Laity for Moral Reform in the Catholic Church

A Letter from the General Director

Thank you for volunteering to serve as a local chapter organizer for the Saint Peter Damian Society. This apostolate is a lay society devoted to two intertwined goals- eradicating the scourge of clerical sexual abuse and misconduct and calling to account those in the Church, from the lowliest lay employees to the loftiest prelates, who enable such horrors and protect those who perpetrate them.

As a lay apostolate, the Society is run from the top down by faithful Catholic men and women like you, who volunteer their own time, talent, and treasure to ensure that Christ has His bride without spot or wrinkle, as St. Paul says. As you organize your local chapter, you become the eyes and ears, hands and feet of the Society in your diocese. In accordance with the principle of subsidiarity, the Society will not direct your actions. We all share the same goal, and I and the rest of the directors trust that you will pursue that goal as effectively and efficiently as you can in your particular circumstance.

Of course, you may feel a bit overwhelmed and uncertain of what to do. So do I! But here are some guidelines and suggestions that I hope will help you get started. Please don't see these ideas as setting limits on what you can do. Prayer and penance: At our core, we are a penitential Society. The Lord God has been gravely offended by the wicked conduct of many of His priests and bishops. We offer prayer and penance for the healing of victims and the repentance of perpetrators. If your chapter does nothing else, please continuously offer prayer and penance for these intentions. Studying the problem: With 3,160 dioceses, archdioceses, eparchies, etc., the leadership of the Society cannot possibly know the details of the scope and impact of the problem of clerical sexual abuse and misconduct everywhere. Our local chapters play a key role in building up the Society's knowledge regarding our mission in your local area. What has your bishop done? What did his predecessors do? Have records been made public, or are they being kept secret? Is your diocese cooperating with investigations, or stonewalling them? Check official statements against the public record, and determine as best you can what the truth is. Writing letters: I can tell you from personal experience that physical letters get read. Once you know the nature of the problem in your area, compare the situation to the SPDS mission statement, and start a letter-writing campaign. And don't assume your bishop is the only person to whom you can write. Letters to the editor, particularly when written as part of a sustained campaign by multiple individuals, do get noticed. If the problem is particularly acute and your local bishop particularly recalcitrant, you might also consider writing to your local prosecutor's office. Public penance, prayer, and protest: We do not go in much for the sign-waving, chant-shouting form of protest so popular in America, but we should not shy away from public action. We have a rich Catholic heritage of public demonstrations of penance, as well as public exhortations to repentance. Ordinary people, especially fallen-away Catholics, need to see that we, the laity, are not simply passively accepting the atrocities being perpetrated in our church. Public prayer and penance not only serve to make reparation for these grievous sins; they can serve as a powerful evangelical witness, as well.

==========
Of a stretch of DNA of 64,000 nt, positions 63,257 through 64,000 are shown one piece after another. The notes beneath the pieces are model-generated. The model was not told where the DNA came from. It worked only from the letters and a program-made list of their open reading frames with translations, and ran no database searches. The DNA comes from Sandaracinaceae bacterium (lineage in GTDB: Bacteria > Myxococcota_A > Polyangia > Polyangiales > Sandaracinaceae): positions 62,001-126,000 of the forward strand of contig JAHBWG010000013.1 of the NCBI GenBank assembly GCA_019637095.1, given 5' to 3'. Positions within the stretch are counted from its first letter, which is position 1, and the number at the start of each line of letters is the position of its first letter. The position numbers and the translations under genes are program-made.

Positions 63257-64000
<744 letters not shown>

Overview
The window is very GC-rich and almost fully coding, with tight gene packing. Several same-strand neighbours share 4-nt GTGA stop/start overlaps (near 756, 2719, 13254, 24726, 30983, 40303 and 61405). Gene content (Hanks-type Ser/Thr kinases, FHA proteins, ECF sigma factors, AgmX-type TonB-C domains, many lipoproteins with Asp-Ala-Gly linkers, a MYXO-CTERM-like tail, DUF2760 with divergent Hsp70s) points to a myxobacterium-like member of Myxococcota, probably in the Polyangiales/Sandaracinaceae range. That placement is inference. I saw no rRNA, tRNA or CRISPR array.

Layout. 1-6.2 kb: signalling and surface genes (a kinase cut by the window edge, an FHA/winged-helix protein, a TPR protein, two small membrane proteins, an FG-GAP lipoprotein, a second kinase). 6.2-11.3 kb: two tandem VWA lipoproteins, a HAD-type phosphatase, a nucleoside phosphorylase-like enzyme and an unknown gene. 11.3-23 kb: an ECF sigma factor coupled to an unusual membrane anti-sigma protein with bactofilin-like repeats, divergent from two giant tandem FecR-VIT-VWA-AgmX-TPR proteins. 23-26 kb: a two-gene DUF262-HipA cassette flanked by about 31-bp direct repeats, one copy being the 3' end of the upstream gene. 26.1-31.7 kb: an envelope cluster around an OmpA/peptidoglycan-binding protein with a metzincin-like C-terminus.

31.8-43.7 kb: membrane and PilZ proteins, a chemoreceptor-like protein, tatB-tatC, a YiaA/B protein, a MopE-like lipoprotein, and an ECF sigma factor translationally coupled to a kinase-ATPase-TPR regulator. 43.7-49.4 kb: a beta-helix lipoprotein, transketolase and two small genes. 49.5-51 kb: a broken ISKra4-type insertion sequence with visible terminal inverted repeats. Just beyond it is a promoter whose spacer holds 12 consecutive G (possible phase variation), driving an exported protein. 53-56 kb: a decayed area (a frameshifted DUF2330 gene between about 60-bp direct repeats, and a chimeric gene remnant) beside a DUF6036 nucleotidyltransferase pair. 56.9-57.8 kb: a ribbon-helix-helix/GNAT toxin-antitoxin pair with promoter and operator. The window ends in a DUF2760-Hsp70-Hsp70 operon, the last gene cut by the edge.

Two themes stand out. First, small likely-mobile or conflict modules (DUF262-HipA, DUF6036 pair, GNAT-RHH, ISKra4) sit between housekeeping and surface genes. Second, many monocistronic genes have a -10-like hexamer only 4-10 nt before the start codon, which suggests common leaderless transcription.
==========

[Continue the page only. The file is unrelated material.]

Now I would like to say a few words about what the Society will not do. While we do hope to be able to accept donations, we will never require any dues or charge for any of our resources. Anyone demanding money in the Society's name is committing fraud. Furthermore, no officer in the Society will accept any salary or other remuneration for his work. If and when we do accept donations, we will be entirely transparent in how that money is spent. Finally, and most importantly, we will not deviate from our mission. A great many of us have a wide array of ideas on any number of issues, from liturgy to public policy, but this Society is devoted to the mission of its patron, the great Doctor of the Church Saint Peter Damian, and will pursue this goal of purification with a single-minded intensity. Thank you for joining us, and please pray for me and for the Society. Saint Peter Damian, pray for us.

Yours in Christ,

Jonathan Carp General Director